Traditional patterns providing a basis for understanding mathematical symmety

In Hillbrow, a vibrant centre city environment in the heart of Johannesburg, people take apart multicoloured PVC-covered copper wire and spend many hours recycling the strands into the most exquisite baskets - often into traditional patterns that unconsciously incorporate complicated mathematical concepts of symmetr y. The use of traditional cultures as a source for instruction at all levels, is becoming increasingly popular around the world. South African handicrafts are well-known, such as ever yday objects like cloths, pots, bowls, woodwork, wall murals, beadwork and baskets. Because these artifacts are familiar, beautiful and well-loved, they can help to get rid of some of the fear that surrounds the dreaded unfamiliarity of mathematics. Seen in this context, woven izimbenge an be instructive not only in the complex mathematics of symmetr y

tree-like with radial street systems converging on and growing around the historic centre, alikened to fractal carpets (van Niekerk 1999). Exploring human response to natural chaos, in Fractals - The Patterns of Chaos (1992), Briggs observed : ‘Most people find the haphazard profusions of nature so intensely pleasing, even spiritually profound, that it seems common sense to say that there is an invigorating, even mystical order to the variable shapes of waves as they break, swallows on a summer evening, and the weather. Yet for centuries scientists have dismissed such order. For a long time their attitude



4 The generation sequence of

a classical fractal (linear fractal) called the Koch island made by adding a triangle to the middle of every straight line at each iteration. A linear representation of a typical coastal configuration showing a ‘self-similarity’ at all scales

made sense. The traditional task of science has been to simplify nature, expose its underlying logic as a means of control. But complex natural phenomena such as the weather cannot be stripped down, cleaned off and studied under a glass in a laboratory. An individual tree is a result of a vast, shifting set of unique circumstances, a kaleidoscope of influences such as gravity, magnetic fields, soil composition, wind, sun angles, insect hordes, human harvesting, and other trees. An individual tree is a dynamical system, whose state changes over time. Systems such as these are multifaceted, complex and interdependent.’ In the New Age there is widespread belief that there is something in the development of life that cannot be explained in physical terms alone. When considering the ambiguity and intractability of the late twentieth Centur y city, experience suggests that the myriad of social and physical complexities of urban life are perceived as mainly negative. Until recently, the phenomenon of fractals has not been sourced as a touchstone for the conscious generation of architectural form, and to a large extent has remained unexplored as a basis for aesthetic expression. The possibilities have yet to be proved conclusively relevant in architectural design, although in its short histor y of limited application, the proponents of this non-linear mathematical basis for design have achieved significant acclaim from users of their architectural creations. 188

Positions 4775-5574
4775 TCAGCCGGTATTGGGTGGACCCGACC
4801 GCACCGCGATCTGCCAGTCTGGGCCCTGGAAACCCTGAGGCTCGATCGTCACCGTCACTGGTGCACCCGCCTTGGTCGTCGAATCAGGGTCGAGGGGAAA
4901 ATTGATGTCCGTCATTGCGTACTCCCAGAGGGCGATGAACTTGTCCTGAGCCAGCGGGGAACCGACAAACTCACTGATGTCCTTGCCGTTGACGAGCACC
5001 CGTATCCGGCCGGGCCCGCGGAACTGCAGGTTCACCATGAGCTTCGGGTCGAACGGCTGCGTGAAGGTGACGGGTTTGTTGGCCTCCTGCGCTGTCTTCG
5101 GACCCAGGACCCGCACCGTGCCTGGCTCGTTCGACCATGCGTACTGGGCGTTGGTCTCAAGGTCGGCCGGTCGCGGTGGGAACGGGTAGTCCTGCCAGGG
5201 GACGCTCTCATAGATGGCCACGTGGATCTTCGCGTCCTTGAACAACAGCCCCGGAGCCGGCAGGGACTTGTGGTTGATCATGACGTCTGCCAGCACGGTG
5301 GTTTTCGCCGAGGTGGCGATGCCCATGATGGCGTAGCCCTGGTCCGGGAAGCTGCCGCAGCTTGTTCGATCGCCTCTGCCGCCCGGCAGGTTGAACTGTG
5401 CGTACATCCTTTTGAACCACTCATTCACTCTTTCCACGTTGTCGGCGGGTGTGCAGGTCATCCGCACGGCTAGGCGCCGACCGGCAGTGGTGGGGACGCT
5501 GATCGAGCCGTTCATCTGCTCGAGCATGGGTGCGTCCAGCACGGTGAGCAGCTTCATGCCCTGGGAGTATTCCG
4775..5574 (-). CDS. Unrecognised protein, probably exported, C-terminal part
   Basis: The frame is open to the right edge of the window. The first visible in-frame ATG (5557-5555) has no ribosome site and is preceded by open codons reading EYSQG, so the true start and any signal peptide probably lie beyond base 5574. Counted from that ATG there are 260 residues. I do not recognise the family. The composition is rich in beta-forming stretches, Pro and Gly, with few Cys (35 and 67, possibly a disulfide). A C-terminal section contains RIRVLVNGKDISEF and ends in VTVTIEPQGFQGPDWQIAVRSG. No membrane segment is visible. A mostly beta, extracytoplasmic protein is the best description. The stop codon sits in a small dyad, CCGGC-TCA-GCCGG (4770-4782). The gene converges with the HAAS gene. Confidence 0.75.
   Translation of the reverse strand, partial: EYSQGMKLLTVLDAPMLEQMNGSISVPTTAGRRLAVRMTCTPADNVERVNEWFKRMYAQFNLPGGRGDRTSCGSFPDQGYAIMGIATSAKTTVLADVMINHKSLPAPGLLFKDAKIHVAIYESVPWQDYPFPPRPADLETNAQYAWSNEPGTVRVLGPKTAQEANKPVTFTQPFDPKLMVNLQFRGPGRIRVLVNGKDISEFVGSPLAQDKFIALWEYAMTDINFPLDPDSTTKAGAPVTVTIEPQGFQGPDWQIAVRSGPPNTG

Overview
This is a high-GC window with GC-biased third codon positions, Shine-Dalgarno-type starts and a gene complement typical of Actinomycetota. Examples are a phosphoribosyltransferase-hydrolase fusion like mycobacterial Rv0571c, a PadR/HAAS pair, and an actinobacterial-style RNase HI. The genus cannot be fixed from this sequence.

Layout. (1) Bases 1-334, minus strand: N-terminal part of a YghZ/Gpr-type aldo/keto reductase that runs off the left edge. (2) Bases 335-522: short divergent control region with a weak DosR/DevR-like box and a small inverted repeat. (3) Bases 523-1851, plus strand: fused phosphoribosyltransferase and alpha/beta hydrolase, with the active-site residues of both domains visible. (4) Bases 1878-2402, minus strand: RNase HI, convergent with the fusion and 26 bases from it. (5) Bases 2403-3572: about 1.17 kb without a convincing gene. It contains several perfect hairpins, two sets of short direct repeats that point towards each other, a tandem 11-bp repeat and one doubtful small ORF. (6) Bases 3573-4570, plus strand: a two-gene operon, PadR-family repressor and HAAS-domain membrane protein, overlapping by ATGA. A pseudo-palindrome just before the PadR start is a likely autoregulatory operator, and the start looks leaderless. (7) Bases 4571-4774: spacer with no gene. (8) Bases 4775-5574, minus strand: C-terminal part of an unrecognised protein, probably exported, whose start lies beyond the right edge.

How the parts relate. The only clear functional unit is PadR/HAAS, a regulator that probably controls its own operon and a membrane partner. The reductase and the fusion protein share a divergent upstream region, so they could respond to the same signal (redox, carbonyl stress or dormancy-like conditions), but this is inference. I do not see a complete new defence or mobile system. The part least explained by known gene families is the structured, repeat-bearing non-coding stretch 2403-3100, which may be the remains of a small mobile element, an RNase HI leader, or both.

The Barnsley fern is a another excellent illustration of the fractal phenomenon. It has been generated using a special mathematical technique that takes the geometr y of a real fern and computes how its branches transform into one another at different scales. What appear to be random dots on a page in fact reflect a mathematical structuring. In this way more levels of detail can be generated ad infinitum. Briggs (1992)